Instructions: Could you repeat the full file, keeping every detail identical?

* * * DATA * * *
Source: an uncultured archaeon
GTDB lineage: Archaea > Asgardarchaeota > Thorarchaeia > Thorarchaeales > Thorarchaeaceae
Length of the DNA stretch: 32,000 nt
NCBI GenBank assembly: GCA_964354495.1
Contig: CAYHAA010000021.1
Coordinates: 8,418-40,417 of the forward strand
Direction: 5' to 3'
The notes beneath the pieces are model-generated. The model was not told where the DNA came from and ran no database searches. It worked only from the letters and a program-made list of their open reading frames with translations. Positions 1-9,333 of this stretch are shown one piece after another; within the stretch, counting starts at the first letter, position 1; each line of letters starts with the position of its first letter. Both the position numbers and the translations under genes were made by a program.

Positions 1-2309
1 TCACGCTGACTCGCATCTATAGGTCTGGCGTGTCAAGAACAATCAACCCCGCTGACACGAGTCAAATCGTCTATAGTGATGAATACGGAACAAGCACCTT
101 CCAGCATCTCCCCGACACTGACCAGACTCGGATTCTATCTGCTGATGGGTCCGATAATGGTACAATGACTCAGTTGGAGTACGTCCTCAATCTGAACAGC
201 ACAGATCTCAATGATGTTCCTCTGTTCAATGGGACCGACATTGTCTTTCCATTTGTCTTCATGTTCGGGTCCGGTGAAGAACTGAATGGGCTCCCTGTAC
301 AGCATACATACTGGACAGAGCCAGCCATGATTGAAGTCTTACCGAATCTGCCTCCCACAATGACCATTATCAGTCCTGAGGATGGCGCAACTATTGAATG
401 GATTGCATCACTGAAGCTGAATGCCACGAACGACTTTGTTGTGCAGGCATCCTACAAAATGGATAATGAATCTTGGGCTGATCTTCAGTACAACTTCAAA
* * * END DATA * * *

Source: an uncultured archaeon
GTDB lineage: Archaea > Asgardarchaeota > Thorarchaeia > Thorarchaeales > Thorarchaeaceae
Length of the DNA stretch: 32,000 nt
NCBI GenBank assembly: GCA_964354495.1
Contig: CAYHAA010000021.1
Coordinates: 8,418-40,417 of the forward strand
Direction: 5' to 3'
The notes beneath the pieces are model-generated. The model was not told where the DNA came from and ran no database searches. It worked only from the letters and a program-made list of their open reading frames with translations. Positions 1-9,333 of this stretch are shown one piece after another; within the stretch, counting starts at the first letter, position 1; each line of letters starts with the position of its first letter. Both the position numbers and the translations under genes were made by a program.

Positions 1-2309
1 TCACGCTGACTCGCATCTATAGGTCTGGCGTGTCAAGAACAATCAACCCCGCTGACACGAGTCAAATCGTCTATAGTGATGAATACGGAACAAGCACCTT
101 CCAGCATCTCCCCGACACTGACCAGACTCGGATTCTATCTGCTGATGGGTCCGATAATGGTACAATGACTCAGTTGGAGTACGTCCTCAATCTGAACAGC
201 ACAGATCTCAATGATGTTCCTCTGTTCAATGGGACCGACATTGTCTTTCCATTTGTCTTCATGTTCGGGTCCGGTGAAGAACTGAATGGGCTCCCTGTAC
301 AGCATACATACTGGACAGAGCCAGCCATGATTGAAGTCTTACCGAATCTGCCTCCCACAATGACCATTATCAGTCCTGAGGATGGCGCAACTATTGAATG
401 GATTGCATCACTGAAGCTGAATGCCACGAACGACTTTGTTGTGCAGGCATCCTACAAAATGGATAATGAATCTTGGGCTGATCTTCAGTACAACTTCAAA